In a landmark decision on the legal status of digital assets in Hong Kong handed down on 31 March 2023, the Court of First Instance, in Re Gatecoin Limited[1], has ruled that cryptocurrencies satisfy the definition of “property” under Hong Kong law and are capable of being held on trust.

The case arose in connection with the liquidation of Gatecoin Limited where the liquidators sought the court’s directions on, among other things, the characterisation of cryptocurrencies.

Definition of “property”

Under Hong Kong law, s.3 of the Interpretation and General Clauses Ordinance (Cap. 1) defines “property” as “ (a) money, goods, choses in action and land; and (b) obligations, easements and every description of estate, interest and profit, present or future, vested or contingent, arising out of or incident to property as defined in paragraph (a) of this definition”. The question before the court was whether cryptocurrency falls within the meaning of “property”.

The Hon Madam Justice Linda Chan considered that cryptocurrency met the principles and requirements for “property” as laid down by Lord Wilberforce in National Provincial Bank v Ainsworth [1965] AC 1175:for something to amount to “property” it must be (i) definable, (ii) identifiable by third parties, (iii) capable in their nature of assumption by third parties, and (iv) have some degree of permanence.

The Court of First Instance also took into consideration the UK Jurisdiction Taskforce’s Legal Statement on Cryptoassets and Smart Contracts[2] published in November 2019 and the New Zealand case of Ruscoe v Cryptopia[3]. In Ruscoe v Cryptopia, which the Hon Madam Justice Linda Chan referred to as “the most detailed analysis on the issue”, Gendall J concluded that cryptocurrency satisfies the four criteria for “property” and is a type of intangible property in that:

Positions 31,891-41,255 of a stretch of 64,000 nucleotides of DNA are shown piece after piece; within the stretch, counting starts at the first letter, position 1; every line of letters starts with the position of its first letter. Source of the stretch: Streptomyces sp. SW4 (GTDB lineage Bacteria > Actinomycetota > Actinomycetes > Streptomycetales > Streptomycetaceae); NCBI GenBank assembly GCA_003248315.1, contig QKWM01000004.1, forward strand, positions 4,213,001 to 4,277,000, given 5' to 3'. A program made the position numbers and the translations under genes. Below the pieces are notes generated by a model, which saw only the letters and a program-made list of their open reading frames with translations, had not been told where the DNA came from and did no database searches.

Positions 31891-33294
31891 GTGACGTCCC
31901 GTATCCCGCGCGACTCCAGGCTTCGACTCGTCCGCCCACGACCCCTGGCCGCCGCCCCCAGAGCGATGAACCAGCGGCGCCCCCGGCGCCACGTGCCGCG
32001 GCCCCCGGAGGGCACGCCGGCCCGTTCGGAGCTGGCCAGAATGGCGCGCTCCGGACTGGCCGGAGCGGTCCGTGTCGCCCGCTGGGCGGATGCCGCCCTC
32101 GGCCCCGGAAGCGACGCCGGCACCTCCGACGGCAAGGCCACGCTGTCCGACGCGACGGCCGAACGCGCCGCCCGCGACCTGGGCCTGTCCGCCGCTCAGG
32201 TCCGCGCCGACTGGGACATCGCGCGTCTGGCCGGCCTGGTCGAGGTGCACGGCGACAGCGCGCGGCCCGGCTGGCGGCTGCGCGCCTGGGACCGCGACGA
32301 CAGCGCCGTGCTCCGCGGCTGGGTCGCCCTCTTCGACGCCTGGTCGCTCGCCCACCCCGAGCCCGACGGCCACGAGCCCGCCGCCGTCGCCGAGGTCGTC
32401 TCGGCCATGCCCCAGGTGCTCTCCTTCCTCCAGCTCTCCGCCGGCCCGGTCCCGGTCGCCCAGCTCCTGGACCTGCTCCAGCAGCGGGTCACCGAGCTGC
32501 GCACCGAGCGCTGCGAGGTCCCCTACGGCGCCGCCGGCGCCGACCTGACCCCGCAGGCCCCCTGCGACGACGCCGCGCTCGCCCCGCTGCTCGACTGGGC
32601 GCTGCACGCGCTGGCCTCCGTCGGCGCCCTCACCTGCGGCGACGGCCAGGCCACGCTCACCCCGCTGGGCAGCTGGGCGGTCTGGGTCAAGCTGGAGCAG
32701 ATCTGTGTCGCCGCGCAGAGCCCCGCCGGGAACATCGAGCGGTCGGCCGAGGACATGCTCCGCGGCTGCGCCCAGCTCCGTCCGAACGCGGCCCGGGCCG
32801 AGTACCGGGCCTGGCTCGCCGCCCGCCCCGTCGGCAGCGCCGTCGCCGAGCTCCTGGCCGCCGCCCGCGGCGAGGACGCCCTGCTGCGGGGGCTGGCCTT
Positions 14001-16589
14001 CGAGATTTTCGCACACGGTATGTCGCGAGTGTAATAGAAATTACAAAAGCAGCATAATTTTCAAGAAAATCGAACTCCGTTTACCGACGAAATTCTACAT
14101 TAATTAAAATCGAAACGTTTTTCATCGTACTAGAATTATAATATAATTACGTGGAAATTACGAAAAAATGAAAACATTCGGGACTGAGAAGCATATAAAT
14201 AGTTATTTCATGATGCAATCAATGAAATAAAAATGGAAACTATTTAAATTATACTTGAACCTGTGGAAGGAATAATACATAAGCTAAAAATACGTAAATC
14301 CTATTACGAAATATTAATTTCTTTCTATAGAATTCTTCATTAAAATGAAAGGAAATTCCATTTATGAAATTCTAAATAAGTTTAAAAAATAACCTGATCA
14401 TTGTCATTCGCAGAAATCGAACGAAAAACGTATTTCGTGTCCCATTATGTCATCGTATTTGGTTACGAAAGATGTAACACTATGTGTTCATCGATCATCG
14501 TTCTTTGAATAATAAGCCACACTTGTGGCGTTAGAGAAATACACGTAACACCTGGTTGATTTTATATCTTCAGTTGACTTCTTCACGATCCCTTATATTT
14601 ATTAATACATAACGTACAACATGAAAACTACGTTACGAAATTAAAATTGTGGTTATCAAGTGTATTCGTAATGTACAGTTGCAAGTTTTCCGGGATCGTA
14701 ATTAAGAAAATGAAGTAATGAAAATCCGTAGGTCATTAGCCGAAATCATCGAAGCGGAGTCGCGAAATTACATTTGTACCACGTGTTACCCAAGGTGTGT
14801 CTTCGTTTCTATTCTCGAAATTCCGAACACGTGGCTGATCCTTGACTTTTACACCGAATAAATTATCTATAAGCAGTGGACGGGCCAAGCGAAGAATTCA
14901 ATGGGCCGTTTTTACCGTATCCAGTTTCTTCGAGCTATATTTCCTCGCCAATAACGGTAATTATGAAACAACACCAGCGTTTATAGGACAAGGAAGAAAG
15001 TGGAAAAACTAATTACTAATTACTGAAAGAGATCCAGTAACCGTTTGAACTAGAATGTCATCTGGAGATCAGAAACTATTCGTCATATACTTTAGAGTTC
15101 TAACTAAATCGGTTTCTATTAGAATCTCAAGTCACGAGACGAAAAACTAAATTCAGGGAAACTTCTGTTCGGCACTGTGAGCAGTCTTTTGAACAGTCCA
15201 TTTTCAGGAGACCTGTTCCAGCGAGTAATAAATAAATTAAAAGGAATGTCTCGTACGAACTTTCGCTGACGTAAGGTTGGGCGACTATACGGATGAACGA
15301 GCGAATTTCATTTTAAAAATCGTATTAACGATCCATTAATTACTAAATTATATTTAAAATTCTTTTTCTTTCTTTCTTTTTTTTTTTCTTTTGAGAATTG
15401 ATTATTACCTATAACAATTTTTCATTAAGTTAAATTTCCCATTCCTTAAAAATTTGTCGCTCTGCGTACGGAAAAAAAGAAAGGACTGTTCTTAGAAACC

1. It is definable as the public key allocated to a cryptocurrency wallet is readily identifiable, sufficiently distinct and capable of being allocated uniquely to individual accountholder.
  2. It is identifiable by third parties in that only the holder of a private key is able to access and transfer the cryptocurrency from one wallet to another.
  3. It is capable of assumption by third parties in that it can be and is the subject of active trading markets where (a) the rights of the owner in that property are respected, and (b) it is potentially desirable to third parties such that they want themselves to obtain ownership of it.
  4. It has some degree of permanence or stability as the entire life history of a cryptocurrency is available on the blockchain.

For a detailed overview of Ruscoe v Cryptopia, please refer to our previous publication: Cryptocurrencies are property capable of being held on trust, New Zealand High Court holds

The Hon Madam Justice Linda Chan noted that “the preponderance of jurisprudence recognises the proprietary nature of cryptocurrencies” and included case law on cryptocurrencies being considered as “property” (or similar definition) in various jurisdictions including England and Wales, the BVI, Singapore, Canada, the United States, Australia and New Zealand.

Interlocutory proprietary injunction over cryptocurrencies

In recent years, the Hong Kong courts have granted interlocutory proprietary injunctions over cryptocurrencies without any party suggesting that cryptocurrencies are not “property”.

See Nico Constantijn Antonius Samara v Stive Jean-Paul Dan [2021] HKCFI 1078[41]Yan Yu Ying v Leung Wing Hei [2021] HKCFI 3160 and Huobi Asia Limited & Anor v Chen Boliang & Anor [2020] HKCFI 2750.


This landmark decision is an illustration of how the Hong Kong legal landscape in digital assets is in line with other common law jurisdictions, and is complimentary to Hong Kong’s vision to become an international digital asset hub. As there is no Hong Kong legislation defining cryptocurrencies as “property”, this pioneering decision is a milestone for all stakeholders involved in cryptocurrencies and digital assets, who can all benefit from the enhanced certainty of enforceable rights of cryptocurrencies and digital assets under common law.

[1] For the decision of Re Gatecoin Limited (In Liquidation) [2023] HKCFI 914, please refer to:

[2] For the legal statement, please refer to:

[3] For the decision of Ruscoe v Cryptopia Ltd (In Liquidation) [2020] NZHC 728, please refer to: